Several of our previously mentioned random experiments consist of independent events. For example, if we flip a coin twice, the event of obtaining heads in the first trial is independent to the event of obtaining heads in the second trial. The same applies for two rolls of a die; the outcomes of each trial are independent.

The above definition generalizes to any finite set of events:

Definition 3 (Mutual Independence)

Events $$A_1,\ldots,A_n$$ are mutually independent if for every subset $$I\subseteq\{1,\ldots,n\}$$, ${\textstyle{\mathbb{P}}[\bigcap_{i\in I}A_i] = \prod_{i\in I}{\mathbb{P}}[A_i]}.$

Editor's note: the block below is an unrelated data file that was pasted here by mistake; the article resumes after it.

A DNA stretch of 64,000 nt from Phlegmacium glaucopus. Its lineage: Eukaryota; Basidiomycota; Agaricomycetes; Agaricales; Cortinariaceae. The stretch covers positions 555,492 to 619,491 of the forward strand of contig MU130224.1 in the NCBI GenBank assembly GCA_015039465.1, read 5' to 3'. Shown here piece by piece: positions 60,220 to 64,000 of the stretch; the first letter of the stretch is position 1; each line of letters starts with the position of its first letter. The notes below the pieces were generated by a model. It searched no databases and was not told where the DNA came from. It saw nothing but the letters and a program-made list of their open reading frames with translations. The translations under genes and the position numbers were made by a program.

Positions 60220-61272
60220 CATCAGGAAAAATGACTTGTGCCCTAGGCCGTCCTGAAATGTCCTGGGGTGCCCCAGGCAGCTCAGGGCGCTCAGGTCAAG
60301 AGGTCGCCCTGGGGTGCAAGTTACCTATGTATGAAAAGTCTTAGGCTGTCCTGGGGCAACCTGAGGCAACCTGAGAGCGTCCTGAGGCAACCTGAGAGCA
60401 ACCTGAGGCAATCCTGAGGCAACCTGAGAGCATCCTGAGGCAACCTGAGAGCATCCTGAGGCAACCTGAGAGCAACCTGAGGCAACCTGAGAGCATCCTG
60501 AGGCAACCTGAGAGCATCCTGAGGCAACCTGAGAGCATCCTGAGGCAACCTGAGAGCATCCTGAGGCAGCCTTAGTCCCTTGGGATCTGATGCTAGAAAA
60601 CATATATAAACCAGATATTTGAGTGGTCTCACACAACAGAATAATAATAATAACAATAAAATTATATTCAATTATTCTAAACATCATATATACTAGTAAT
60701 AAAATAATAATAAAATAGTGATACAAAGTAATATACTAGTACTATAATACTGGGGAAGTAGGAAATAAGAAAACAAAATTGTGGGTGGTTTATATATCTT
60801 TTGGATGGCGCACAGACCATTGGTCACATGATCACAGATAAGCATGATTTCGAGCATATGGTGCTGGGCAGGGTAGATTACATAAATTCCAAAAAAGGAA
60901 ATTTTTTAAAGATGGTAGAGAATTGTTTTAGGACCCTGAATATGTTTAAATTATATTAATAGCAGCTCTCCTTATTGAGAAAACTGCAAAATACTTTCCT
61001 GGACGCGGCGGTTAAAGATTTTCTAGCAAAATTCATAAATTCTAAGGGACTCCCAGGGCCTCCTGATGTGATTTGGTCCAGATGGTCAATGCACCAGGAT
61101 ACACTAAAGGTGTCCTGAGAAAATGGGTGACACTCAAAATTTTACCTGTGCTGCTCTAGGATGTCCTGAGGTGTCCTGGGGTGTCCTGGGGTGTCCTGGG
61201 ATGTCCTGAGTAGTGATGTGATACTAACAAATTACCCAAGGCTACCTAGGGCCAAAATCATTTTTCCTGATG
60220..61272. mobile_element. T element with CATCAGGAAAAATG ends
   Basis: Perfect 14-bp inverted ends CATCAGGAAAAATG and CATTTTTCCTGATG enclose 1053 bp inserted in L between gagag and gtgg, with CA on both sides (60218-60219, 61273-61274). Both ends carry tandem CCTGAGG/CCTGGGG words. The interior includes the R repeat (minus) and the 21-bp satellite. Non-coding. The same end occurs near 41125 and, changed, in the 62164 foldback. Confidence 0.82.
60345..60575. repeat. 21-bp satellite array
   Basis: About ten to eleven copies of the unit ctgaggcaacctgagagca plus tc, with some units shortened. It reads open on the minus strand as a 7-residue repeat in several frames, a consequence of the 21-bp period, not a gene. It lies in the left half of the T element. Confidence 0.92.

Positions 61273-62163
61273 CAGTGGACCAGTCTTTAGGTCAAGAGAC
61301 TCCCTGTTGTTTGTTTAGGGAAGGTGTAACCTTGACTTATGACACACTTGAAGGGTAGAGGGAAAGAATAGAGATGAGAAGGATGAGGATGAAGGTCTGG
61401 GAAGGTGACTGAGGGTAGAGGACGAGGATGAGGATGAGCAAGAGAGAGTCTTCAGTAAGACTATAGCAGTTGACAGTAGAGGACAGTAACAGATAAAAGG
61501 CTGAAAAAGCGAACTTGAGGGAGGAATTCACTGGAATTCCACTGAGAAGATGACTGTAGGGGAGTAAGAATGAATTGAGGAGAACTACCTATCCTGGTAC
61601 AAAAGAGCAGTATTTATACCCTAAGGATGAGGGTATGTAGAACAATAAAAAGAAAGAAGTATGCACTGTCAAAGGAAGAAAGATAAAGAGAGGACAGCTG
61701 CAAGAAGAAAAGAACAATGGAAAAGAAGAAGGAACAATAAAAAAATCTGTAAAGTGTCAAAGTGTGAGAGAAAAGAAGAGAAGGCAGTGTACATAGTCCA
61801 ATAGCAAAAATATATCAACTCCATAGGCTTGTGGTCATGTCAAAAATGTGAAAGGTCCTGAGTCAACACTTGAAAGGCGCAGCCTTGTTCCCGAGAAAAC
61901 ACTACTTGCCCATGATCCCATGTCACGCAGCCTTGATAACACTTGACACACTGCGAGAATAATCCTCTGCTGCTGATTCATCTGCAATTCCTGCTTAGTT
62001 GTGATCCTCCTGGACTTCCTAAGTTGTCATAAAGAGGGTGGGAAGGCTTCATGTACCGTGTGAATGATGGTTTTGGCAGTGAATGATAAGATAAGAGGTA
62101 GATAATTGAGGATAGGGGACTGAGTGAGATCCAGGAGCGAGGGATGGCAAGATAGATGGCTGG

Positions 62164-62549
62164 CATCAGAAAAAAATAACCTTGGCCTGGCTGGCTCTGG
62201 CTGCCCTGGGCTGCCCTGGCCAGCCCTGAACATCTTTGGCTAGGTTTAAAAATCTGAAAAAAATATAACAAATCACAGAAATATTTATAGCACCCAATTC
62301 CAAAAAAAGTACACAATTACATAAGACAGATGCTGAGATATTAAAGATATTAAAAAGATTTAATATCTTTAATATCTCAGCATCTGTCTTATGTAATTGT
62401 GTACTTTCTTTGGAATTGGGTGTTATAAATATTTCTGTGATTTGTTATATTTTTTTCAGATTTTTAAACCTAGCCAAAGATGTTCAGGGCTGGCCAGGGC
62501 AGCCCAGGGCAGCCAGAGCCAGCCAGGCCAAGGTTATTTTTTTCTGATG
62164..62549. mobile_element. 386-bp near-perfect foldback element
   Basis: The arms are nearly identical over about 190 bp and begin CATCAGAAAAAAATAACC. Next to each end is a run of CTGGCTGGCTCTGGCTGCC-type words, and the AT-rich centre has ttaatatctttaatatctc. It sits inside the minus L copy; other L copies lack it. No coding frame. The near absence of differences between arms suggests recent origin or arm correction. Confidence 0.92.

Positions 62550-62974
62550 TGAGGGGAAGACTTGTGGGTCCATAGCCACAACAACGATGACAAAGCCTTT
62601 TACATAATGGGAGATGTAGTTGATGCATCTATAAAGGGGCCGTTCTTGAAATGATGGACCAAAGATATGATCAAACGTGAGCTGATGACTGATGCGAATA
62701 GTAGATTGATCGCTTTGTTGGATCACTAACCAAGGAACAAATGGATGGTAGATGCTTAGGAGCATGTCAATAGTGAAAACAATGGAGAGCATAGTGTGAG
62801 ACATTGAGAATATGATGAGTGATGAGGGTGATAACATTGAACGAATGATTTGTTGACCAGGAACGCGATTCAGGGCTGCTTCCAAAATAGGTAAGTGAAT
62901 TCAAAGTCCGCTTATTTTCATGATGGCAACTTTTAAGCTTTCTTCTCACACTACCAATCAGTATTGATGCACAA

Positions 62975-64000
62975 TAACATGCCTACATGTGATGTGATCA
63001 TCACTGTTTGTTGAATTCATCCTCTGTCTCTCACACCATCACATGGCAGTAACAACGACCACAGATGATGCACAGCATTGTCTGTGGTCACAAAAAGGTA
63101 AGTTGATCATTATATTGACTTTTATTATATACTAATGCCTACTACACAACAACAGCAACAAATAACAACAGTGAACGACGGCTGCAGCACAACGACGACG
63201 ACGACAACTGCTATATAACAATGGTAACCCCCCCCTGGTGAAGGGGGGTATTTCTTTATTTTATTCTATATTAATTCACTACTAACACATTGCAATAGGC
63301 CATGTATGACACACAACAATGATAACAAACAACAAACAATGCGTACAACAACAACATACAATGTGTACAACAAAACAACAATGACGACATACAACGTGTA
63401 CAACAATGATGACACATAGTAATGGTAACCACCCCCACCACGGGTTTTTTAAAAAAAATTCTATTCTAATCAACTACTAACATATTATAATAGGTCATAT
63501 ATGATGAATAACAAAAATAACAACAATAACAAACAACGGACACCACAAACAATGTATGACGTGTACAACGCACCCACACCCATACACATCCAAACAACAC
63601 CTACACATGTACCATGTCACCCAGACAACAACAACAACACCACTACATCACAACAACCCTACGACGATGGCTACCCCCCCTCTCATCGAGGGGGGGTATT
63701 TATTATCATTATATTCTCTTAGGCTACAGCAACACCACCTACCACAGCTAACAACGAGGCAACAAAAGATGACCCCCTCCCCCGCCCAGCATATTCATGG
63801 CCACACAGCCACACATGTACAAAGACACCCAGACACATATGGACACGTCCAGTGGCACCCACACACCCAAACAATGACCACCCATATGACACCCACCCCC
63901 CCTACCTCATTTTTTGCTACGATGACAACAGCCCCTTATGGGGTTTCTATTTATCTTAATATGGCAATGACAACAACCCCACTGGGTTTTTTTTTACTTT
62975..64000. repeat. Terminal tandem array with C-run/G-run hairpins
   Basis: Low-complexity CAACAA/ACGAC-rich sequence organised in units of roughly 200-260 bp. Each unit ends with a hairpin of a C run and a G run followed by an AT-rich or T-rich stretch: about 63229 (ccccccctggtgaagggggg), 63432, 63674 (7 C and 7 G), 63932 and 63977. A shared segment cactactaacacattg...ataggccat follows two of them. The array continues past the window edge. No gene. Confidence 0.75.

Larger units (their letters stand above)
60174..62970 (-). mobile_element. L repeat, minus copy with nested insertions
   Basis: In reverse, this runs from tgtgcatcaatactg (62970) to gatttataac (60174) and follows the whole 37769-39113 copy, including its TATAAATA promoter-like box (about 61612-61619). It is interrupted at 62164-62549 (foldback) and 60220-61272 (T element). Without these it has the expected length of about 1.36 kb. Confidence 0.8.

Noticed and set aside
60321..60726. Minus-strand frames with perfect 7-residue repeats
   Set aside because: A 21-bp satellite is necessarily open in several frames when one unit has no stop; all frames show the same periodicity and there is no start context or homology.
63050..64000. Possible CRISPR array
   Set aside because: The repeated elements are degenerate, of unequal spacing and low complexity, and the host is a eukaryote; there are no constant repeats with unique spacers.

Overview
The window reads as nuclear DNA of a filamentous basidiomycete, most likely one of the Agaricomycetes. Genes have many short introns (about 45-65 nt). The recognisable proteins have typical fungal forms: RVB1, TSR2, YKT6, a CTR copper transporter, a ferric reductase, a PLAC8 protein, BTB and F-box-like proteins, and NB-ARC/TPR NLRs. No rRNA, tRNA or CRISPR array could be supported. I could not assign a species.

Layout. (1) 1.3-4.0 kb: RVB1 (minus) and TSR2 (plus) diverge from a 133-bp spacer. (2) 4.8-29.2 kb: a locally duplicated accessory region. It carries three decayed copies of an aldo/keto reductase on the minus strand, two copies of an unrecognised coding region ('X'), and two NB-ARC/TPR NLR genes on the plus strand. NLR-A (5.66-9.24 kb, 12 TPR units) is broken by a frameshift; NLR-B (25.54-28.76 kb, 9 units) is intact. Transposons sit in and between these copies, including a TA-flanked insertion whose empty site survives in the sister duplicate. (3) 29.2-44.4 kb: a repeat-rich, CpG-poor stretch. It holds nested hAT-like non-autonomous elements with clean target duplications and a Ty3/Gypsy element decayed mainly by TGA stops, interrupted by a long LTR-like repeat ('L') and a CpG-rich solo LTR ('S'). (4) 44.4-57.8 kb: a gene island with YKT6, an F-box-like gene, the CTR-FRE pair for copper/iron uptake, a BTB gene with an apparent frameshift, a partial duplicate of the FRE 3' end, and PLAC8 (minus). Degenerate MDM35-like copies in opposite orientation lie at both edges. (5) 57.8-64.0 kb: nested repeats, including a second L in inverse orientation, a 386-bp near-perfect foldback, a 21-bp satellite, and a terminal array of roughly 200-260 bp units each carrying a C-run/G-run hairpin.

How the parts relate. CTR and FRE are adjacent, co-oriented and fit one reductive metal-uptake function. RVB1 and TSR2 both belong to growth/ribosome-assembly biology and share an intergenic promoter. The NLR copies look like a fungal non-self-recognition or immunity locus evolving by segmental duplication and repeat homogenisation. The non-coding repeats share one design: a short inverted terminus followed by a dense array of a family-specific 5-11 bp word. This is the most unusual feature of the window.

Note that we need this property to hold for every subset $$I$$.

For mutually independent events $$A_1,\ldots,A_n$$, it is not hard to check from the definition of conditional probability that, for any $$1\le i\le n$$ and any subset $$I\subseteq\{1,\ldots,n\}\setminus\{i\}$$, we have ${\textstyle{\mathbb{P}}[A_i\mid \bigcap_{j\in I}A_j] = {\mathbb{P}}[A_i]}.$

Note that the independence of every pair of events (so-called pairwise independence) does not necessarily imply mutual independence. For example, it is possible to construct three events $$A,B,C$$ such that each pair is independent but the triple $$A,B,C$$ is not mutually independent.

### Pairwise Independence Example